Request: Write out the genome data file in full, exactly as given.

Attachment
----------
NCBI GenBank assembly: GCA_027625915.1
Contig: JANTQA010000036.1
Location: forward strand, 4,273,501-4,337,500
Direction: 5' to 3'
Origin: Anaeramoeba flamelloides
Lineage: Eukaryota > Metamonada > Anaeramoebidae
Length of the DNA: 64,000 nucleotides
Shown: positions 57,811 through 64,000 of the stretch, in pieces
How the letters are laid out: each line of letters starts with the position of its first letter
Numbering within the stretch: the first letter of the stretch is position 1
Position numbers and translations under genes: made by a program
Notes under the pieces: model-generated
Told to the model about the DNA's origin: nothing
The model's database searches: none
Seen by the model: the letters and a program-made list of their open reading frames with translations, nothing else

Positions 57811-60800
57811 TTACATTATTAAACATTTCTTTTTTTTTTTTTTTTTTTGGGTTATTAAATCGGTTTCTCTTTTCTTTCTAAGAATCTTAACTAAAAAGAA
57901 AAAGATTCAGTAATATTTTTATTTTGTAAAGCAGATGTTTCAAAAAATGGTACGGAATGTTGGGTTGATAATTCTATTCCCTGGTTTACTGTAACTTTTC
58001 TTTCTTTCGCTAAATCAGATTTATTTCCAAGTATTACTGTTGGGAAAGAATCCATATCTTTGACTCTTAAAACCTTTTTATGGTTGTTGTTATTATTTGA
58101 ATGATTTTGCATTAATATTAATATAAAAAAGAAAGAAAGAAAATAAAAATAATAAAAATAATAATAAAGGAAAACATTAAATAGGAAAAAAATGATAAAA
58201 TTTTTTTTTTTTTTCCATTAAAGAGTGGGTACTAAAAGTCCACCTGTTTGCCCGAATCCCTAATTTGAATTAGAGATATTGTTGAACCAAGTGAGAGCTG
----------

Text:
NCBI GenBank assembly: GCA_027625915.1
Contig: JANTQA010000036.1
Location: forward strand, 4,273,501-4,337,500
Direction: 5' to 3'
Origin: Anaeramoeba flamelloides
Lineage: Eukaryota > Metamonada > Anaeramoebidae
Length of the DNA: 64,000 nucleotides
Shown: positions 57,811 through 64,000 of the stretch, in pieces
How the letters are laid out: each line of letters starts with the position of its first letter
Numbering within the stretch: the first letter of the stretch is position 1
Position numbers and translations under genes: made by a program
Notes under the pieces: model-generated
Told to the model about the DNA's origin: nothing
The model's database searches: none
Seen by the model: the letters and a program-made list of their open reading frames with translations, nothing else

Positions 57811-60800
57811 TTACATTATTAAACATTTCTTTTTTTTTTTTTTTTTTTGGGTTATTAAATCGGTTTCTCTTTTCTTTCTAAGAATCTTAACTAAAAAGAA
57901 AAAGATTCAGTAATATTTTTATTTTGTAAAGCAGATGTTTCAAAAAATGGTACGGAATGTTGGGTTGATAATTCTATTCCCTGGTTTACTGTAACTTTTC
58001 TTTCTTTCGCTAAATCAGATTTATTTCCAAGTATTACTGTTGGGAAAGAATCCATATCTTTGACTCTTAAAACCTTTTTATGGTTGTTGTTATTATTTGA
58101 ATGATTTTGCATTAATATTAATATAAAAAAGAAAGAAAGAAAATAAAAATAATAAAAATAATAATAAAGGAAAACATTAAATAGGAAAAAAATGATAAAA
58201 TTTTTTTTTTTTTTCCATTAAAGAGTGGGTACTAAAAGTCCACCTGTTTGCCCGAATCCCTAATTTGAATTAGAGATATTGTTGAACCAAGTGAGAGCTG